Just after celebrating its 100th anniversary, The New Republic has lost its top two editors, as Frank Foer (on the right in the photo above) and Leon Wieseltier resigned their posts, in the face of pressure from owner Chris Hughes to dramatically revamp the magazine. Gabriel Snyder, formerly of Gawker, Bloomberg and The Atlantic Wire, will be the new editor, as TNR looks to become, in Hughes’s phrase, “a digital media company.” And more changes are on the way: the publication will reportedly be cutting its print frequency from 20 to 10 issues a year, and moving to New York City. This was Foer’s second stint as editor, while Wieseltier had shepherded the magazine’s storied literary section for three decades.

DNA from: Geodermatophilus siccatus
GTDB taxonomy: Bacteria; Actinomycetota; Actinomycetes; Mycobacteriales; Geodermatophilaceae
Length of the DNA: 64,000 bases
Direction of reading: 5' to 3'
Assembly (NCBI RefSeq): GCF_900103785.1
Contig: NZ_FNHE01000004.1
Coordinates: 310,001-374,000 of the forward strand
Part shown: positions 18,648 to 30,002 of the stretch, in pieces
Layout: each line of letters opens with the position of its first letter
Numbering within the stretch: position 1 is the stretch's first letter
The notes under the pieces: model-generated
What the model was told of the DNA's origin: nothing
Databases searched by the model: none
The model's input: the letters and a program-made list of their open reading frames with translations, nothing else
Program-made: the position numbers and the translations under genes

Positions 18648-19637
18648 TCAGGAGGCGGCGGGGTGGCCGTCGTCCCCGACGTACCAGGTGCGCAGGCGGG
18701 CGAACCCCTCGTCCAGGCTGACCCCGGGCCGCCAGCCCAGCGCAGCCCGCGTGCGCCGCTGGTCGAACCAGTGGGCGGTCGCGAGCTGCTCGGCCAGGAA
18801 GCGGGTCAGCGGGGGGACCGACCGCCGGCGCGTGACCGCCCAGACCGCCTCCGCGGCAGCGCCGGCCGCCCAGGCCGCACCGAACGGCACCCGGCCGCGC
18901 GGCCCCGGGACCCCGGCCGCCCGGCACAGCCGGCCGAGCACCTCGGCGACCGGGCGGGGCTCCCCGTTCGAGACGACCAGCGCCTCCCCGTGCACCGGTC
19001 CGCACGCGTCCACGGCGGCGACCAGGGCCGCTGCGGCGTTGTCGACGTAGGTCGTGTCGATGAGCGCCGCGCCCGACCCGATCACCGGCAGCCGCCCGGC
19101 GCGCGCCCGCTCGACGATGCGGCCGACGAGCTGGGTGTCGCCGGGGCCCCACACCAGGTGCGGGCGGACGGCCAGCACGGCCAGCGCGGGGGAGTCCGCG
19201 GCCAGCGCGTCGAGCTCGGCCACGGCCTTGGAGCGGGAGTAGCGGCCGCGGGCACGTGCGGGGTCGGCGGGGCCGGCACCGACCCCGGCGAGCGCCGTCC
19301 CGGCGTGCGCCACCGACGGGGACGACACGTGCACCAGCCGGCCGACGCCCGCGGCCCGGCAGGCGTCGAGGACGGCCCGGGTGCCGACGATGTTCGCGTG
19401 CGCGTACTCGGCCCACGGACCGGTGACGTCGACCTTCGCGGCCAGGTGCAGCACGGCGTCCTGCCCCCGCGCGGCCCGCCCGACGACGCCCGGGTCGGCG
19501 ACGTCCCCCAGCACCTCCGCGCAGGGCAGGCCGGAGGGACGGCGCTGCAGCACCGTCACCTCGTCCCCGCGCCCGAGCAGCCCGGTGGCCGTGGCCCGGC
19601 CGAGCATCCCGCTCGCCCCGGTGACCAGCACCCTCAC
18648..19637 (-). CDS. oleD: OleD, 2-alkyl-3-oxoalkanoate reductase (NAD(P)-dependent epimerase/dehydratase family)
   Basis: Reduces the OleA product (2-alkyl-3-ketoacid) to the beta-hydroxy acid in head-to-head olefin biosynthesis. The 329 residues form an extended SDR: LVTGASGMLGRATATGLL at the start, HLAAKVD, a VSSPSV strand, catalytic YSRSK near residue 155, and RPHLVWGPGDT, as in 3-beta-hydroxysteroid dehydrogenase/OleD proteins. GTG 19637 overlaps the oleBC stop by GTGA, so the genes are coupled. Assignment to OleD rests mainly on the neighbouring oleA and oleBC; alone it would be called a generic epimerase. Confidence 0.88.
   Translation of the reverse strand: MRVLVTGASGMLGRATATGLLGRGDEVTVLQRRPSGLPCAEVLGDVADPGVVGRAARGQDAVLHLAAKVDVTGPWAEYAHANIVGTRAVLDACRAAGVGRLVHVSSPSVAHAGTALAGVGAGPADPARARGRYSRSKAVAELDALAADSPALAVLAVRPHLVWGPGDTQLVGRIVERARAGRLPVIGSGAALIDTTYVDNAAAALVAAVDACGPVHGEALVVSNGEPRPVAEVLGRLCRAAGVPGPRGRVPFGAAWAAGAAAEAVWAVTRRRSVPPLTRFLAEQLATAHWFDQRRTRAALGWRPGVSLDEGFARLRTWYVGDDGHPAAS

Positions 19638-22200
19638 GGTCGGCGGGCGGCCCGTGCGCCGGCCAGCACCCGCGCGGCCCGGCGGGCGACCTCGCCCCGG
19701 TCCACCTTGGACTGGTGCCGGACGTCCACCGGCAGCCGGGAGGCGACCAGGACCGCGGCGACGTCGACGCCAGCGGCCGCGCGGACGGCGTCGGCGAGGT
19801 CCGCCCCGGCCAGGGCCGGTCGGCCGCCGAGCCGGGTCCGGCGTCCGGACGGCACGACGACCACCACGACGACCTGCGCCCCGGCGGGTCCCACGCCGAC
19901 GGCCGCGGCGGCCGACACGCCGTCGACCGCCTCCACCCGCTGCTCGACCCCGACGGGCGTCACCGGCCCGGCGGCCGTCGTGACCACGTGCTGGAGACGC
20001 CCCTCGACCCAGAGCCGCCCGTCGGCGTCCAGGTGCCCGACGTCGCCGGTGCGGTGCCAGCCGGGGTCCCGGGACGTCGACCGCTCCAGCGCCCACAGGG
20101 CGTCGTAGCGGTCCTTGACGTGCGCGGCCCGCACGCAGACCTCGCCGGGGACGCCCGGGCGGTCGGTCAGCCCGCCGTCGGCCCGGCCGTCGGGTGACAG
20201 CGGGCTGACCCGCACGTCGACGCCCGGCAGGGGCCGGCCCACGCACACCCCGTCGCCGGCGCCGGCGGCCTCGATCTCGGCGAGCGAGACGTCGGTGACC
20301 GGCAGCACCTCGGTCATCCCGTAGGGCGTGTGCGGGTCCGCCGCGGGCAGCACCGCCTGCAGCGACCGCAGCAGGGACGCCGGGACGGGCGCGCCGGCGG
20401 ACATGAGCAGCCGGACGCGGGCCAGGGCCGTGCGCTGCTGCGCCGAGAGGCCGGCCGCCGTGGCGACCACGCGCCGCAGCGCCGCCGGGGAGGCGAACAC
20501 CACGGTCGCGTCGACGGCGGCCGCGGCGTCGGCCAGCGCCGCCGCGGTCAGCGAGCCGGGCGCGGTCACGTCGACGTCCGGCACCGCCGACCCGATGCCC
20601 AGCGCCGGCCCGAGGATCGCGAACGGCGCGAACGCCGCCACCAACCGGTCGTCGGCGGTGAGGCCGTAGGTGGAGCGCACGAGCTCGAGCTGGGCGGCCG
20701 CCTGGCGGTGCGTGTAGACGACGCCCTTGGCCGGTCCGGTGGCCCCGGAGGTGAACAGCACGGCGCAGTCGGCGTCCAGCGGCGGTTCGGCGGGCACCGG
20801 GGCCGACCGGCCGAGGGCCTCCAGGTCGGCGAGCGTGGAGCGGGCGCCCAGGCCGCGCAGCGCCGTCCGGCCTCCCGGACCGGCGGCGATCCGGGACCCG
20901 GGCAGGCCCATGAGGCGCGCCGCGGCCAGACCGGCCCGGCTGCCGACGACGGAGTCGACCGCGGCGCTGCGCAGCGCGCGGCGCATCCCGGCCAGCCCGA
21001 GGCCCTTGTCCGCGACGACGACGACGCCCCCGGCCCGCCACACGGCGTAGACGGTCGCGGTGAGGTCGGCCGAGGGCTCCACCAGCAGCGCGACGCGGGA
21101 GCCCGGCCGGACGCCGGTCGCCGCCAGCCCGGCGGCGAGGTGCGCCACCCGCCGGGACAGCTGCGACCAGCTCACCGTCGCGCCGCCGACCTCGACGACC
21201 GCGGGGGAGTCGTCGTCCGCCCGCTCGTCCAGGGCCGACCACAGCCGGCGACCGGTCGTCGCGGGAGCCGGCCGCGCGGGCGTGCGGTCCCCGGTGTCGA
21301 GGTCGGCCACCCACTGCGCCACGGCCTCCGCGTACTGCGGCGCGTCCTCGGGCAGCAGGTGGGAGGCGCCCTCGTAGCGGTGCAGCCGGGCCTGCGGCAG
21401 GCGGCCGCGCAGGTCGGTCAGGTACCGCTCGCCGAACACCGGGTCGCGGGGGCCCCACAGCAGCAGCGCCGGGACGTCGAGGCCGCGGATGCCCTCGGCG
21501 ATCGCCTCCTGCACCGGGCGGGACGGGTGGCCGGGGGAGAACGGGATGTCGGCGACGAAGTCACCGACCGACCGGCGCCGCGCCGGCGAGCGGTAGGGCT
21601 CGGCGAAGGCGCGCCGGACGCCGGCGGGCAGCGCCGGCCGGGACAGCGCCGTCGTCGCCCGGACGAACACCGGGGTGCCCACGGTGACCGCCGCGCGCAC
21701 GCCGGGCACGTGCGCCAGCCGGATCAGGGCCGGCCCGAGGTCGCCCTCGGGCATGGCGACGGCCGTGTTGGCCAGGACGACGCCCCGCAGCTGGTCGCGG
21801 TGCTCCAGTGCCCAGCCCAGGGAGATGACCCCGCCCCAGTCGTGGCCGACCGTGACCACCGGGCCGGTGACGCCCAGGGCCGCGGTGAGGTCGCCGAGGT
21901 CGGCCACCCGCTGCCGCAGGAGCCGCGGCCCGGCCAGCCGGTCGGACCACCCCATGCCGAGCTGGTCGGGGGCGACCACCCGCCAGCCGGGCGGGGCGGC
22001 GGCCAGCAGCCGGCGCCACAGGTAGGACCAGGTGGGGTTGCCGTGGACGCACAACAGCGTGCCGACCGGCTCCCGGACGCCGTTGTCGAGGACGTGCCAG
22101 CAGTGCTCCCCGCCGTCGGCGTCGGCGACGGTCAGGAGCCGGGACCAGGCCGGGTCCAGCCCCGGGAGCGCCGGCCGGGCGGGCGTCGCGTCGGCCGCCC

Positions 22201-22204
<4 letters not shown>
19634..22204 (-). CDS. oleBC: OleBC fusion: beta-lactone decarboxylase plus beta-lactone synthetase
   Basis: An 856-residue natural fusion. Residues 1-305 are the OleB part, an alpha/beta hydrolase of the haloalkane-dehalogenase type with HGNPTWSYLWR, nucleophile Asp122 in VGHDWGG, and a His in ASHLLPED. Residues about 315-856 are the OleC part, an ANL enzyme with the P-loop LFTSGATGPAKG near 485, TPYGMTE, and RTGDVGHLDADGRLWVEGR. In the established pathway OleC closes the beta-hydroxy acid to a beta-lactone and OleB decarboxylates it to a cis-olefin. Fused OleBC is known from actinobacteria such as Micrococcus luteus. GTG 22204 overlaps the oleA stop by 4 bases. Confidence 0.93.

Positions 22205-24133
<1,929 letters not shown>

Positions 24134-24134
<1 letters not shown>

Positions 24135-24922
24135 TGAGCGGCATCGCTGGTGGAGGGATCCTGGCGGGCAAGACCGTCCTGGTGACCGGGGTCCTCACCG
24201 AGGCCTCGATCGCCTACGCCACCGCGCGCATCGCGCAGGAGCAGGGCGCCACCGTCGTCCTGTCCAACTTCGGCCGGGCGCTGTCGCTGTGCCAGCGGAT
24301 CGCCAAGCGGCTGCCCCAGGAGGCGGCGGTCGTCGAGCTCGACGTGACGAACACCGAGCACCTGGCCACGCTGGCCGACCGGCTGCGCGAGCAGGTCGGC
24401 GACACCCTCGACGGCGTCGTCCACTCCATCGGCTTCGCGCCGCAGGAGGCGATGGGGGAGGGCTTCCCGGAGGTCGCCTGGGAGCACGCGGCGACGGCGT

The reaction to the news from journalists and commentators has alternated between shock and outrage. “The entire staff is up in arms,” said one TNR staffer. “I expect most of the senior editors to quit, the entire roster of contributing editors to resign.” He added that mass resignations are being organized at the office.
Source: Tablet Magazine, current issue
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The bloodletting this week at The New Republic – the journal of opinion regarded for a century as the flagship of American liberalism – has been rightly taken to herald the end of a great magazine. With the news that its two top editors, Frank Foer and Leon Wieseltier, resigned, that much of the staff subsequently quit, and that the magazine will halve its yearly output and move its headquarters from Washington to New York, the political and intellectual worlds are thrumming with outrage toward the short-sightedness of the magazine’s new leadership and elegies for an august institution.
Source: David Greenberg in Slate Magazine, December 6